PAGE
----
I can’t remember now if I had seen the dates before, I suspect they have been there for a long time, but it was probably far too early last time I looked for it to make much of an impression.
The show is on the 24th, 25th and 26th February 2012, so just over six months away. There are no further details yet on their website, but just having those dates gives me something to look forward to. To be fair it is not the only thing I have to look forward to, but it will probably be the genealogical highlight of the year.
I really ought to be getting excited about the new series of Who Do You Think You Are? in the UK, but in reality this annual family history event is much more interesting to me than the TV programme, because it will have much more relevance to my research.
Perhaps it is a little too early to get excited about Who Do You Think You Are? Live 2012 but it is at least time to start getting organised, by booking the time off work and maybe even getting those t-shirts printed that I say I will do every year!
Sussex Day 2011 is fast approaching and like the last two years I want to celebrate the 16th June in some special way. The previous years this has involved spending the day walking and visiting ancestral locations.
Unfortunately this year I will not be able to get the day off work (the 16th June is a Thursday this year), so my options are going to be rather limited in terms of walking. I still hope to be able to spend at least part of the day walking. I should be able to get three or four hours walking in after work so I will be looking for a walking route home that is a little different to my usually walking route.
With limited options for walking I will have to divert my energies to researching and writing about Sussex and my Sussex ancestors. I know I normally write quite a bit about Sussex already but I am thinking of a having a week-long celebration of all things Sussex.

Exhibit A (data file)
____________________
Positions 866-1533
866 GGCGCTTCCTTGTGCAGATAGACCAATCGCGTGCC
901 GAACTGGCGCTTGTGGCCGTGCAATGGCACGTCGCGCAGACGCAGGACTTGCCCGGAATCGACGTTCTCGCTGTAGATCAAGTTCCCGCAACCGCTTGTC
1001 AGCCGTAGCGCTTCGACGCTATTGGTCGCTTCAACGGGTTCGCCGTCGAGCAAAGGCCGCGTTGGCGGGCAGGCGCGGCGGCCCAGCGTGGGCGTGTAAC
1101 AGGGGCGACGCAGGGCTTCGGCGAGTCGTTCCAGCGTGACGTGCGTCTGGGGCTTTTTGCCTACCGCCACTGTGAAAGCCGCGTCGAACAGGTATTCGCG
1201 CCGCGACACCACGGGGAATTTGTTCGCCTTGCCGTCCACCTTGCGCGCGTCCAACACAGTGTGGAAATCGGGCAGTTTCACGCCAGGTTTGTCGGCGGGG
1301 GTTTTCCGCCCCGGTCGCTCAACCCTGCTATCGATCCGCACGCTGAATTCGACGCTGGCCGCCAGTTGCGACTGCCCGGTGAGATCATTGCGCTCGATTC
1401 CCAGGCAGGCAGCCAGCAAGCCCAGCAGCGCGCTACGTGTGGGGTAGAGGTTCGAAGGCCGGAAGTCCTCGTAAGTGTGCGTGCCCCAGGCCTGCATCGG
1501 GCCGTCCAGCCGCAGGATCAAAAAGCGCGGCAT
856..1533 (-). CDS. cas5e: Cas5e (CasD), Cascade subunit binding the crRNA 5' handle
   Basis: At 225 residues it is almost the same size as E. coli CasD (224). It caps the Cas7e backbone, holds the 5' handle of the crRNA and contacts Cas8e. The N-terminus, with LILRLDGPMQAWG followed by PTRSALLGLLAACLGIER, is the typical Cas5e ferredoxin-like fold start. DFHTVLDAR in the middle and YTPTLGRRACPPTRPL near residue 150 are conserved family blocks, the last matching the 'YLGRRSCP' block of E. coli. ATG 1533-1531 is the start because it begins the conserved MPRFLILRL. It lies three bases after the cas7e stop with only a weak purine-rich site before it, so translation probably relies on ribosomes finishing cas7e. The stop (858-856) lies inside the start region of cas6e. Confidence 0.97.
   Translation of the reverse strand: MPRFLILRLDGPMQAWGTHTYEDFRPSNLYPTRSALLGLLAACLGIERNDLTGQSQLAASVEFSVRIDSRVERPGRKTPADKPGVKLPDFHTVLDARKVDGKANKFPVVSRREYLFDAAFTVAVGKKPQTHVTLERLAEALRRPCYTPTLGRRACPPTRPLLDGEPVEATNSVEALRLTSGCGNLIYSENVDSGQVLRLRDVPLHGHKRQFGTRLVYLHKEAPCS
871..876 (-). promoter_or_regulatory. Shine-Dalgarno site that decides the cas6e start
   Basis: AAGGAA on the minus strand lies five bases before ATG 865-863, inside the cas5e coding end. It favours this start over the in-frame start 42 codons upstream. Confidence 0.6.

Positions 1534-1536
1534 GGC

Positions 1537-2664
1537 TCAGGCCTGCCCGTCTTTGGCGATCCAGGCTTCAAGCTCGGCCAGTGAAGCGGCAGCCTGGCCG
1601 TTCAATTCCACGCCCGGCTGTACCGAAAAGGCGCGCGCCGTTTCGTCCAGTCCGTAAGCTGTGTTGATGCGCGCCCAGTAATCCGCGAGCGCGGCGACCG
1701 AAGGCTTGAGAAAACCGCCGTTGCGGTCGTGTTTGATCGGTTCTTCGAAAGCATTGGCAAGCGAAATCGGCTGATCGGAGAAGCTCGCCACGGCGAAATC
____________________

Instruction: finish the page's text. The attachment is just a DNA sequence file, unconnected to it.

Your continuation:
If I am going to do that then I need to start planning, researching and writing now. I won’t have much opportunity to get out and do much new research between now and Sussex Day, but I have plenty of material already at hand that needs writing up, so that shouldn’t be a problem.
For the first time in a few weeks I am starting to get excited at the prospect of have something special to write about. Even if I can’t get out for a decent walk on Sussex Day I will find other ways to celebrate the day.
Regular readers of my blog will know I have a fascination with trig points, the concrete pillars that were used to map Britain (or at least one of the methods used).
Today is the 75th anniversary of first observations made using a triangulation pillar and the beginning of the Retriangulation of Great Britain. The pillar in question is located in Cold Ashby, Northamptonshire and unfortunately I was unable to join the small group of devotees who made a pilgrimage to the pillar today.
The Ordnance Survey have marked the anniversary with a special blog Happy birthday to the Trig Pillar – 75 years young today” href=”http://blog.ordnancesurvey.co.uk/2011/04/happy-birthday-to-the-trig-pillar-75-years-young-today/” target=”_blank”>post today and I understand that the pillar in question will be featured on the local BBC news bulletin.
I have long been aware of trig points, although it wasn’t until recent years that I really began to appreciate their history and function. For a long time I knew they were used in map making and were a physical reminder that I had reached the top of a hill, but now I know a lot more about their history and their part in producing the maps that I still use today.
So happy anniversary to the trig point, and because I can’t be at Cold Ashby here is one of my favourite trig points instead, at Blackcap near Lewes, East Sussex.